Expert Advice

You Can Delay Cord Cutting at Birth

Cord clamping refers to putting clamps the umbilical cord so it can be cut after baby is born. In low risk childbirth, immediate cord clamping is an outdated procedure that makes baby miss out on important health benefits. While many hospitals have already updated their standard practices to modern standards, many still haven’t! You can delay cord clamping at birth if you say that in your birth plan.

When your baby is born, many hospitals and doctors spring to standard routines. They clamp the still-pulsing umbilical cord then cut it. Baby is officially a separate person.

But in the rush, your baby lost the awesome stuff pulsing through the umbilical cord – additional oxygenated blood, iron, and stem cells. Babies are born with about two-thirds their total blood supply so their passage from inside to outside is easier. Letting the cord pulse until it stops means your baby gets that extra portion of blood. For any baby that’s important; for preterm babies, that’s huge.

Studies show that 30-50% of your baby’s blood volume is still being pumped from the placenta to baby at birth[1]. By three minutes later, baby has received up to 100mL extra oxygen-rich blood . Given that many preemies have partially-developed lungs, having as much oxygen as possible is very valuable for them.

So why rush to clamp? Clamping the cord at birth is important if your new baby needs resuscitation. In the hospital, your resuscitation team needs to take your baby across the room to the emergency equipment and place him on a warming bed. Of course, that means cutting the cord. You can acknowledge this unique circumstance in your birth plan.

 

SOME MIDWIVES  DO THINGS DIFFERENTLY

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At home, some midwives have been trained to bring a flat surface to the baby in mom’s arms and keep the pulsing cord attached while they resuscitate baby. Some hospitals have begun using the LifeStart resuscitation bed, which allows for the cord to stay attached to the placenta, and for baby stay with mom[2].

Low risk babies do not need to have their cord clamped and cut at all. In some cultures it’s normal to leave the cord attached until it naturally falls off. This is called a “Lotus Birth.”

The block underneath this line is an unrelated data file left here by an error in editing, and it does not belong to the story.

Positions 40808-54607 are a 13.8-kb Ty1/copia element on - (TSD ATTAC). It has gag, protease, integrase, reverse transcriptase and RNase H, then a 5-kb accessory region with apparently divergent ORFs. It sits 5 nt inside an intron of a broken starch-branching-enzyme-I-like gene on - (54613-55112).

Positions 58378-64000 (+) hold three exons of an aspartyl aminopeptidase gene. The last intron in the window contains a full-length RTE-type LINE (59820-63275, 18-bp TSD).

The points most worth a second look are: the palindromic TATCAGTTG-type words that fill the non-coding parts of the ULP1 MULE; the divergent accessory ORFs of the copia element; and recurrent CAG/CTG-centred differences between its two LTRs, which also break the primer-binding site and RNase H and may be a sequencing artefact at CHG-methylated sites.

So, why not give baby as much of the iron and stem cell rich blood as possible? Some busy hospitals and doctors clamp immediately as a matter of routine because it is easier and faster. The value of delayed cord clamping may not have been known when those facilities originally set up their procedures and protocols.

Another argument for immediate cord clamping is, if you leave the cord intact and baby gets that rich placental elixir, those extra red blood cells could cause newborn jaundice.

True! Because newborn jaundice is caused by breaking down extra red blood cells. Jaundice is very common, especially in preemies and breastfed babies. Most of the time it doesn’t require any extra treatment except a little more sunshine,. You can ask your pediatrician to tell you the signs of newborn jaundice.

Your birth plan can say – in the absence of an emergency – you want to delay cord clamping until the cord has stopped pulsing. And, you can contact your local hospital to find out if they have the LifeStart resuscitation bed[3] or a similar device or practice.

 

MANY STUDIES SHOWED REMARKABLE BENEFITS

From a scientific point of view, experts still don’t know the best amount of time to wait before cutting the cord. Delayed cord clamping (as little as 30 seconds) reduces the need for blood transfusions and prevents anemia, low blood pressure, and intraventricular hemorrhage (IVH) – bleeding into the brain. Preterm male babies are especially susceptible to IVH. Research shows that low birth-weight male babies whose cord clamping was delayed also had improved motor skill development.

The ideal time to wait is at least three minutes.[4] If your birth plan says you want to wait until the cord stops pulsing, you’ll give your baby all the goodness they can get.

 

SCIENCE IS GREAT, BUT WHAT ABOUT THE EMOTIONAL BENEFITS?

Having immediate skin-to-skin contact at birth – with cord intact – gives you both a chance to rest together after your mighty efforts. Your baby has the warmth of your skin, the rhythm of your heartbeat, and the sound of your voice to soothe them. It helps you bond with your babe, to fall in love and commit to its wellbeing, which will last a lifetime.

When the copy of your birth plan in your hospital bag checklist tells birth attendants to delay cord clamping, it can be like packing a life preserver for baby into your hospital bag. That’s no small thing.
[1] http://www.midwiferytoday.com/articles/neonatalresus.asp
[2] http://www.nbcsandiego.com/news/local/New-Preemie-Bed-Sharp-Mary-Birch-Hospital-Snyder-LifeStart-267196811.html
[3] https://www.youtube.com/watch?v=f2AnD0sCePE
[4] http://www.bloodtobaby.com/#!research/c380

 

To learn more about your birth choices, download our free Birth Plan eBook now. After three years of research, collaboration with more than 100 childbirth experts and resource centers from Healthy Child Healthy World to the American Association of Neonatal Nurses, the Best Ever Baby Birth Plan Guide is available for a free download.
This new resource for pregnant families is a compilation of top tips and advice from more than 20 nationally-recognized experts in the field including renowned pediatrician, Dr. Alan Greene and GraceFull Birthing founder, midwife Elizabeth Bachner. These trusted experts offer thoughtful guidance for whatever type of birthing experience parents want, in whichever setting they choose.

 

Published: September 6, 2015 | Reviewed by: Kim Walls, Natural Products Expert, Elizabeth Bachner, LM, CPM, L.Ac., Midwife | Last reviewed: September, 2015

Kim WallsYou Can Delay Cord Cutting at Birth

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